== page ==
The small statement they have made about about it and one interview concerning it are, I think, inadequate response to the injustice done to them by Davis and the Church of Scientology. They should consider: 1) returning the funds, or donating to them a worthy organization, 2) publishing the report in full and taking the legal consequences, 3) publishing a new report of some kind to set the record straight.
I wish them well. They have cast their lots with an organization known for its litigious nature, however, and they need to take affirmative action to clear their names and reputations, which have been so badly sullied by Mr. Davis and the Church of Scientology.
Statement and interviews: http://www.wusf.usf.edu/news/2010/02/25/scientology_hires_reporters_to_investigate_st._petersburg_times
With a couple episodes of plagiarism in the news lately, Craig Silverman devoted this week’s “Regret the Error” column to tips that can help reporters and editors avoid lifting others’ work—and detecting instances of plagiarism when they occur. Silverman asked for more suggestions from readers, and quickly got one.
I think this is great to give some guidance, especially for journalists just starting out, on practices that can prevent problems. Making them a habit will help keep them out of trouble unless they are dedicated to deception. In my career of more than two decades as a newspaper reporter, I came up with a range of techniques myself including:
+ Using some kind of typographical notation for common-knowledge passages that need checking and paraphrasing before submission
+ For information that in fairness to another journalist and in service to the reader needed attribution to another source, be sure to jot down all the needed info from the start. That makes citations easy to do, especially as deadline looms rather than another rushed last-minute, backtracking task.
One concern, however, came up when out of curiosity, I checked out the tips with the eHow link. The first one reads: “Determine if the information is common knowledge. If the information has been cited in five other sources, it’s safe to assume that it’s common knowledge and does not need citation.”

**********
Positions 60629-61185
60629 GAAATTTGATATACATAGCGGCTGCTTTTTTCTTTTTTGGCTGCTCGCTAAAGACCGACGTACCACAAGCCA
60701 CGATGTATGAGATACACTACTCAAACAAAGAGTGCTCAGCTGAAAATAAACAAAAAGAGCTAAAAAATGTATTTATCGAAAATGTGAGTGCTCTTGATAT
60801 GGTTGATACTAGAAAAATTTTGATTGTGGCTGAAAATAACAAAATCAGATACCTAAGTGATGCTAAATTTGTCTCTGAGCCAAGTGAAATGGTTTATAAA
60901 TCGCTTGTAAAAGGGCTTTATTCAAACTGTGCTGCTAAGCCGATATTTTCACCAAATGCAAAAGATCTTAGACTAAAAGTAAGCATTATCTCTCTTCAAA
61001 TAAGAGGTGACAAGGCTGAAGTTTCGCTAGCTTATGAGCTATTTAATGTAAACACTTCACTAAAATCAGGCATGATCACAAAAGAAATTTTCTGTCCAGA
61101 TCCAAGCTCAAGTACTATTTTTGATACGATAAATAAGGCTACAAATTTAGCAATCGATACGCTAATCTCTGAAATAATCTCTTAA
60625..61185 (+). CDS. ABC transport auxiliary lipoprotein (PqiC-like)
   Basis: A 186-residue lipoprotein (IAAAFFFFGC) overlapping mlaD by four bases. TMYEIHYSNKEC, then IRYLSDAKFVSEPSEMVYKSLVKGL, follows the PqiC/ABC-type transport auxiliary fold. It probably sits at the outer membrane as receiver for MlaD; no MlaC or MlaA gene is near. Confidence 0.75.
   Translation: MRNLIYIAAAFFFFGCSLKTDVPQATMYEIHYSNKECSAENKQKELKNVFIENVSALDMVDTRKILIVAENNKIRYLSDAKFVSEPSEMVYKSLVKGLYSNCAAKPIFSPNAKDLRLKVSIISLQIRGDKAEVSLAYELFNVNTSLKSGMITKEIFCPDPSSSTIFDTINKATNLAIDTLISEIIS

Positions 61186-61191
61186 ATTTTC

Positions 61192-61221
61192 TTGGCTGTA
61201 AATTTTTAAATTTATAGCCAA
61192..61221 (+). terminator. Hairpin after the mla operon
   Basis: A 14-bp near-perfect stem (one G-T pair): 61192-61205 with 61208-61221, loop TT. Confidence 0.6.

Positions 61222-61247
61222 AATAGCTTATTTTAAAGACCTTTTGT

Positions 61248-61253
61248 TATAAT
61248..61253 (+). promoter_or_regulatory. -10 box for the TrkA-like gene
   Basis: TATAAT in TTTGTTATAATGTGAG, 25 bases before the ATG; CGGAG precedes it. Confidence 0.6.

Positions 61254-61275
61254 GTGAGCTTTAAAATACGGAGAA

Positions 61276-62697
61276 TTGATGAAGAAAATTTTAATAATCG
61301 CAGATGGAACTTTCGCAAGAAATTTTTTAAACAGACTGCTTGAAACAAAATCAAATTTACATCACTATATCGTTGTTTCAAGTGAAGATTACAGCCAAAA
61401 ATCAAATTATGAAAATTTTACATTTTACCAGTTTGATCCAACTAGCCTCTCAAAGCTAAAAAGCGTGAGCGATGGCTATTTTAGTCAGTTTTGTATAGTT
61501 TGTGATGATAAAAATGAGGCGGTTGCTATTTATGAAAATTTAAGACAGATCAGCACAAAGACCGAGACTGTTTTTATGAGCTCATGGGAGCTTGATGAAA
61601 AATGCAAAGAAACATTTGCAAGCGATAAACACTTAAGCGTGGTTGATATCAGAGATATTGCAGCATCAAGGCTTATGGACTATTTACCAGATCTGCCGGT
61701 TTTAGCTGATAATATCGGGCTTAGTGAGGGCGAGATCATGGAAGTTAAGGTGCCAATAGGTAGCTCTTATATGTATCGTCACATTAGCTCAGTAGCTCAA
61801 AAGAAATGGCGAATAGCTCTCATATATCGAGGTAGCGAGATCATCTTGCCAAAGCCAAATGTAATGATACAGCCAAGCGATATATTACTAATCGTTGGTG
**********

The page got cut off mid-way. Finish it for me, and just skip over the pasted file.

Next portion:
I would disagree, and I worry for newer journalists or those just now getting religion if they follow this. The five apparent distinct sources can actually just be one (say several publication, broadcast and online outlets under the same ownership repeating what a sister entity reported.) Plus, for the sake of news consumers, even including a line about “In widespread news reports” can help prod them to think about the difference between what’s been reported, what’s common knowledge and what’s been established as fact.
— Maya Blackmun
The Press and Climate, Redux
On Tuesday, Robin Lloyd and Cristine Russell filed a dispatch for The Observatory from San Diego, where climate researchers and environment reporters had gathered for the annual meeting of the American Association for the Advancement of Science. Up for discussion was how to improve understanding of climate issues and communication between scientists and the press amid concerns about an erosion of public trust.
If you’ll read and re-read this article — and then again — you’ll note that there is hardly any critical self-examination of the media.
We read that scientists need to do a better job of communicating and of working with the media. We learn that scientists need to be more forthcoming and clear. We read that the public doesn’t get it. We DO read about some problems in the media — in some far-away country, as if our own media are doing a great job???!!!
I’m shocked at the LACK of self-examination here. Another gentle self-pat on the back to the media, with a few very gentle tips here and there.
— Jeff Huggins
I think “We are not very good in dealing with the press” really means “we should have been more honest.” The press, especially in the US, has given the AGW movement a free pass, being all too eager to hype the latest alarmist theme and bury any negative publicity. This led to a situation where the scientists felt they could act with impunity.
Through a combination of hubris, dishonesty and paranoia the AGW movement has poisoned the well. Among a significant portion of the population they are simply no longer credible. No matter what report or chart they offer the reaction will be “these are the same guys that lied to us before, and we’re supposed to believe them now?”